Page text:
The cell-free fetal DNA fraction in maternal blood decreases after physical activity

Research output: Contribution to journal/Conference contribution in journal/Contribution to newspaperJournal articleResearchpeer-review

  • Jacob Mørup Schlütter
  • Lotte Hatt, Department of Obstetrics and Gynecology, Horsens Regional Hospital
  • ,
  • Cathrine Bach, Denmark
  • Ida Kirkegaard
  • Steen Kølvraa, Department of Clinical Genetics, Vejle Hospital, Vejle, Denmark., Syddansk Universitet, Denmark
  • Niels Uldbjerg

OBJECTIVE: If noninvasive prenatal testing using next generation sequencing is to be effective for pregnant women, a cell-free fetal DNA (cffDNA) fraction above 4% is essential unless the depth of sequencing is increased. This study's objective is to determine whether physical activity has an effect on the proportion of cell-free DNA (cfDNA) arising from the fetus (fetal fraction).

METHODS: Nine pregnant women carrying male fetuses at gestational age 12(+0)  weeks to 14(+6)  weeks were included. Plasma from nine pregnant women was drawn prior to, immediately after, and 30 min after 30 min of cycling with a pulse-rate of 150 beats per minute. The concentrations of cffDNA (DYS14) and cfDNA (RASSF1A) were assessed using quantitative real-time polymerase chain reaction.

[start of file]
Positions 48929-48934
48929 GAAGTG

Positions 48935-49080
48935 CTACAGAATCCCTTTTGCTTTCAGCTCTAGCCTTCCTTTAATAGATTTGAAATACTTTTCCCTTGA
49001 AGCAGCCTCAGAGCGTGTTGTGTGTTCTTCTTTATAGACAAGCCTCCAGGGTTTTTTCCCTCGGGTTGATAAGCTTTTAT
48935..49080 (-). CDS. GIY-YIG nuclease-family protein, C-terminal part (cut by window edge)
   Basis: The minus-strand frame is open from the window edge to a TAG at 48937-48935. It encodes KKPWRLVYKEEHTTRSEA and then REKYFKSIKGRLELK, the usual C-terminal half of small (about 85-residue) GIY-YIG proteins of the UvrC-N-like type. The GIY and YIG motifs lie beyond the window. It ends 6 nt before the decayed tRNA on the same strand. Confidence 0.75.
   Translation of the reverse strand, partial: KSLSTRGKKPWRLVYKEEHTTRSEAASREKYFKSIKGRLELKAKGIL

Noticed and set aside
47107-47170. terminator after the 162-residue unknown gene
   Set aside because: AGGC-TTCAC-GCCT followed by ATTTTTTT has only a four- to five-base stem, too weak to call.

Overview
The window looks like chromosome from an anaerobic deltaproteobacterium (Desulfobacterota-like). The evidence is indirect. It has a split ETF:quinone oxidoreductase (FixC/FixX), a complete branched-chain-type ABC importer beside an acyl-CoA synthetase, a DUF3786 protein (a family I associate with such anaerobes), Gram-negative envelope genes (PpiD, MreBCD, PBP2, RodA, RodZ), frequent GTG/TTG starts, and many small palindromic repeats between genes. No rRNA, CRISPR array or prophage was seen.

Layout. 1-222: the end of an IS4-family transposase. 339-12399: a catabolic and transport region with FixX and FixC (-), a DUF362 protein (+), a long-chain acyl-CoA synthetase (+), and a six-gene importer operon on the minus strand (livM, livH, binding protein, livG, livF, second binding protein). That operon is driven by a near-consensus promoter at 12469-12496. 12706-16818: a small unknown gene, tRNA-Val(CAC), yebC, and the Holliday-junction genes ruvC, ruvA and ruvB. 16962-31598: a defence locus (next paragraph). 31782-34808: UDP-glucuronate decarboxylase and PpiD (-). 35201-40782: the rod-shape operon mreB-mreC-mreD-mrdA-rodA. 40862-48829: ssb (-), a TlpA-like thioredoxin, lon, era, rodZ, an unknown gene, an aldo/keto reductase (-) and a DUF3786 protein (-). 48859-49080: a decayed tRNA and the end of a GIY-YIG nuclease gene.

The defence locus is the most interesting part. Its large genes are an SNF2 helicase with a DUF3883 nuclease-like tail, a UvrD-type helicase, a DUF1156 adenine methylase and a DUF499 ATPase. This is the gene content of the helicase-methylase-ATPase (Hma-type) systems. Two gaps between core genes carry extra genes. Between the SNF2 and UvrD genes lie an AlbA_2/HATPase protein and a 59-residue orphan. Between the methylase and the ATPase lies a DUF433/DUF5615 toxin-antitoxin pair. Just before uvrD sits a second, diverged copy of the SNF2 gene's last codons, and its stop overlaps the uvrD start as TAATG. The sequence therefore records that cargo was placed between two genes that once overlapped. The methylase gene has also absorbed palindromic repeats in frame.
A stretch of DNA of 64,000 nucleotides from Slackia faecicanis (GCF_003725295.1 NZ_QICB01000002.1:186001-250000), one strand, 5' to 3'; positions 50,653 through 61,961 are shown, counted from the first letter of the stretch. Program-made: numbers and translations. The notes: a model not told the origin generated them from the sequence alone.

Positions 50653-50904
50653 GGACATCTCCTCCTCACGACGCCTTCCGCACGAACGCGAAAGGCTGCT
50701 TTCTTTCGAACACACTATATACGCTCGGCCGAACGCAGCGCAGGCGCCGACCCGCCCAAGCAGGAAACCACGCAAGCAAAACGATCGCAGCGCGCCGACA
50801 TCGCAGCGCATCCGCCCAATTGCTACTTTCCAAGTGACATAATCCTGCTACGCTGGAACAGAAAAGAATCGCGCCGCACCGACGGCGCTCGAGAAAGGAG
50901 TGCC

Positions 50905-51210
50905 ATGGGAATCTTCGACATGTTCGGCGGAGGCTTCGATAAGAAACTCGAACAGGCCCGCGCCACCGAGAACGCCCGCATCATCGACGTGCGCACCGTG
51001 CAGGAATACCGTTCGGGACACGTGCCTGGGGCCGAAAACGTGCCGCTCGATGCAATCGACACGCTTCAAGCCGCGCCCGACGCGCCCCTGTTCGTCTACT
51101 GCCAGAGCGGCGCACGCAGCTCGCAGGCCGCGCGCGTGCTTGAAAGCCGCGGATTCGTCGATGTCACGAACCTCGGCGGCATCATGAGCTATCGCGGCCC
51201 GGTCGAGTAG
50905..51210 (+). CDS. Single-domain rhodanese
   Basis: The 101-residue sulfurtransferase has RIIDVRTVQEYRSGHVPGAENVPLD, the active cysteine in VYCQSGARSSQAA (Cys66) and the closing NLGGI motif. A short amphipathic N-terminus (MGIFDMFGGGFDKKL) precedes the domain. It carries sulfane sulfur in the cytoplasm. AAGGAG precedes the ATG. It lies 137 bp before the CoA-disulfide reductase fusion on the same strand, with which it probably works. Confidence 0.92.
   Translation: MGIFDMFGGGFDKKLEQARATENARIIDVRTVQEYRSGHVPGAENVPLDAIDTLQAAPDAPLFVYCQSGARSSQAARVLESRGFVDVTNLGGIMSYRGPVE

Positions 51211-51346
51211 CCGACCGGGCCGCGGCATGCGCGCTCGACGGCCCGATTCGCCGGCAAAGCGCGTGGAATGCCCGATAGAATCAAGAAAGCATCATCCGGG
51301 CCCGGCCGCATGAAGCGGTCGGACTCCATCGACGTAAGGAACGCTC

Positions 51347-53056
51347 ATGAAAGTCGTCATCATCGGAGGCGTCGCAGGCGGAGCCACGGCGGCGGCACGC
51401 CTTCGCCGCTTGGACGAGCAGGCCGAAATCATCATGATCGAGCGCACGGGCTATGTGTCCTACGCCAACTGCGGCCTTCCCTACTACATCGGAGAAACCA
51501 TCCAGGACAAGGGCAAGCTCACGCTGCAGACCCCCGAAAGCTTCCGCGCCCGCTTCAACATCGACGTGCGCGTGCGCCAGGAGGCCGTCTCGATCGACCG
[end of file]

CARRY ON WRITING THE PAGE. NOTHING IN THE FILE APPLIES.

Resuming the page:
RESULTS: The fetal fraction decreased significantly in all participants after physical activity (p < 0.01), a decrease varying from 1-17 percentage points. This was due to a significant increase in the concentration of cfDNA (p < 0.01), whereas the concentration of cffDNA remained the same. This alteration of the fetal fraction was not present 30 min after physical activity.

CONCLUSION: When planning the timing of noninvasive prenatal diagnosis based on the fetal fraction, physical activity prior to sampling should be avoided. © 2013 John Wiley & Sons, Ltd.

Original languageEnglish
JournalPrenatal Diagnosis
Volume34
Issue4
Pages (from-to)341-4
Number of pages4
ISSN0197-3851
DOIs
Publication statusPublished - Apr 2014

See relations at Aarhus University Citationformats

ID: 73662929